Recently, the Early Years Committee hosted a presentation on the economics of Kids and Crime. Dave Park, noted Economist, provides a convincing argument for early intervention. Overall, the earlier the investment in a child’s life, the greater the economic and social return. For every dollar spent on a pre-school child the benefit is three times that of a dollar spent on a school-aged child (and eight times that of Adult programs).
In Canada the rate of Fetal Alcohol Syndrome (caused by mother’s drinking alcohol while pregnant) is about one birth in one hundred. Estimates for the cost of this entirely preventable disease per person impacted is over 20,000 dollars every year (about 5.3 billion dollars in Canada annually). This total does not include the cost of involvement with the criminal justice system. Every dollar that goes towards preventing FASD has a profound financial and individual positive return.
Over-represented in the criminal justice system are kids who are non-high school graduates. How does a community improve school readiness and success? One American study on a high quality pre-school for low-income 3 and 4 year olds had a financial return to society of over 16 dollars for every dollar invested. Specific populations over-represented in the criminal justice system includes survivors of trauma, kids who were in government care, aboriginal youth, and those with learning disabilities. Parent education and support programs have been demonstrated to increase the well-being and success of children and youth. Early testing and intervention for students with learning disabilities is another way to improve the school trajectory of students. Programs to increase emotional regulation, healing from trauma, communication skill-building, academic supports and of course- helping struggling families meet basic nutrition and housing needs have an appreciable economic benefit.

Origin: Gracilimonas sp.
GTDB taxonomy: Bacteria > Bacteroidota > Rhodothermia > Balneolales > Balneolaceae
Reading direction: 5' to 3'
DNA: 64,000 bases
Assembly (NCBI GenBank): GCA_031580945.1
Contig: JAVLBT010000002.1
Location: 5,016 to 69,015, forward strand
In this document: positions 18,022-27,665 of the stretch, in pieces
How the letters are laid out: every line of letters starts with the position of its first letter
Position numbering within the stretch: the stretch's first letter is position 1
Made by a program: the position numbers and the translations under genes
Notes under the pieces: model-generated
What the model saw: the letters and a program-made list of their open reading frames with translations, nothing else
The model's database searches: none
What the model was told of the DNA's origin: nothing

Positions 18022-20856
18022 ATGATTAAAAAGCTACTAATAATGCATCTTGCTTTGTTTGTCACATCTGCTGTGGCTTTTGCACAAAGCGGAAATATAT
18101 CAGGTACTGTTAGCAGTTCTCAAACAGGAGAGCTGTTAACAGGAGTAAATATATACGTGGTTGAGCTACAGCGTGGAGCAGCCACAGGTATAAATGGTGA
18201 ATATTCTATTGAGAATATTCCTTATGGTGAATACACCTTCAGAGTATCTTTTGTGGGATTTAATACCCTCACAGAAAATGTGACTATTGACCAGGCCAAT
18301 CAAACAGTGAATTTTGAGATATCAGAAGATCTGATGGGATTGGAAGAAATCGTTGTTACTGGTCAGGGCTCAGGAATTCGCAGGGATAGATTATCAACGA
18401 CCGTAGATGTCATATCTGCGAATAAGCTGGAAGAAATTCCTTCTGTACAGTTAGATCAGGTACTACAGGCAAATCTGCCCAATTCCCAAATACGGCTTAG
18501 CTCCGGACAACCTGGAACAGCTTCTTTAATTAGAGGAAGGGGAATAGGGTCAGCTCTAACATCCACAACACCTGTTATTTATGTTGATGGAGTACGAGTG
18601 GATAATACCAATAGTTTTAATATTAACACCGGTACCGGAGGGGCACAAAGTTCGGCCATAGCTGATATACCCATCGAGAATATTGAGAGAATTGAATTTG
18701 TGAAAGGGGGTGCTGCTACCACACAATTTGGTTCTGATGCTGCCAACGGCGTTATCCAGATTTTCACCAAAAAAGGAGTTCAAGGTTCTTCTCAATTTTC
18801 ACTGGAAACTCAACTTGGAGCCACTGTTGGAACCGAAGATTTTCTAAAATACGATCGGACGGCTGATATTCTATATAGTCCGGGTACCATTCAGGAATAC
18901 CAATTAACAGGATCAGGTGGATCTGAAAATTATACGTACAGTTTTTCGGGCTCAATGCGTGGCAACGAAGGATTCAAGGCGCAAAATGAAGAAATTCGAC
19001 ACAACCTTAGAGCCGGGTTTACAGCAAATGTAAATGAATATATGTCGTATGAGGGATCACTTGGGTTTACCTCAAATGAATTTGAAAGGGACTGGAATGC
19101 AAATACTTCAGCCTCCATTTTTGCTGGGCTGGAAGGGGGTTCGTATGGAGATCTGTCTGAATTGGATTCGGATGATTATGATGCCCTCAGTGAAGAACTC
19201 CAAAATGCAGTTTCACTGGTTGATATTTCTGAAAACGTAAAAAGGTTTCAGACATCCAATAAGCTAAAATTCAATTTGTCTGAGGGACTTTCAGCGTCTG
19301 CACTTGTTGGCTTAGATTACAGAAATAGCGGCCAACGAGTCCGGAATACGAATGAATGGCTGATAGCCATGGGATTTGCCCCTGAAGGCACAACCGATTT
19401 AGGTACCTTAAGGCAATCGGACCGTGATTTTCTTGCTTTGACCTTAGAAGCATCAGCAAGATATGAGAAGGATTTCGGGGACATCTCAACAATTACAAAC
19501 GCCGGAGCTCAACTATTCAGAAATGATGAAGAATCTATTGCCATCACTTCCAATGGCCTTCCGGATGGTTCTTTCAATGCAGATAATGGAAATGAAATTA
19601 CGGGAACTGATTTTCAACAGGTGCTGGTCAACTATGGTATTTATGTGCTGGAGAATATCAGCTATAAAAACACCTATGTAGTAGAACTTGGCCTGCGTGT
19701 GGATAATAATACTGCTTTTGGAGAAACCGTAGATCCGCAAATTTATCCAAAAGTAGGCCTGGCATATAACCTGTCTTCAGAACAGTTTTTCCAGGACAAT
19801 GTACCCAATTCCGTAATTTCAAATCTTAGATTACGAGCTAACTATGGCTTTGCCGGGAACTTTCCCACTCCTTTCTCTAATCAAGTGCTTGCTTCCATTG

So how does this impact you, dear reader? The greater the well-being of each of our fellow Canadians the better off we all are. If we are able to increase the cognitive skills in our school-aged children there is a commensurate increase in Gross Domestic Product. The economic growth would more than pay for the programs and resources needed to help our at-risk kids and youth. Not only do government and community service organizations benefit, but also every tax-payer and citizen with a heart (or who would prefer not to be a victim of crime).
The economic benefits are clear, but more important are the individual and social benefits. The potential of individual benefit is mind-boggling and by reducing the number of kids involved in criminal activity the fewer of us will be impacted by crime.
The entire (almost 100 page) report can be accessed at www.boardoftrade.com/files/PDF/Policy/2010/EconomicAspectsofKidsNCrime13sept10.pdf and makes for compelling and helpful reading. The next time you hear someone complaining about kids these days- direct them to this report and suggest they find a way to make a positive difference in the life of a struggling child or youth.
Marie Amos, MA, RCC, is a Mental Health Therapist with Child and Youth Mental Health of MCFD, Chilliwack.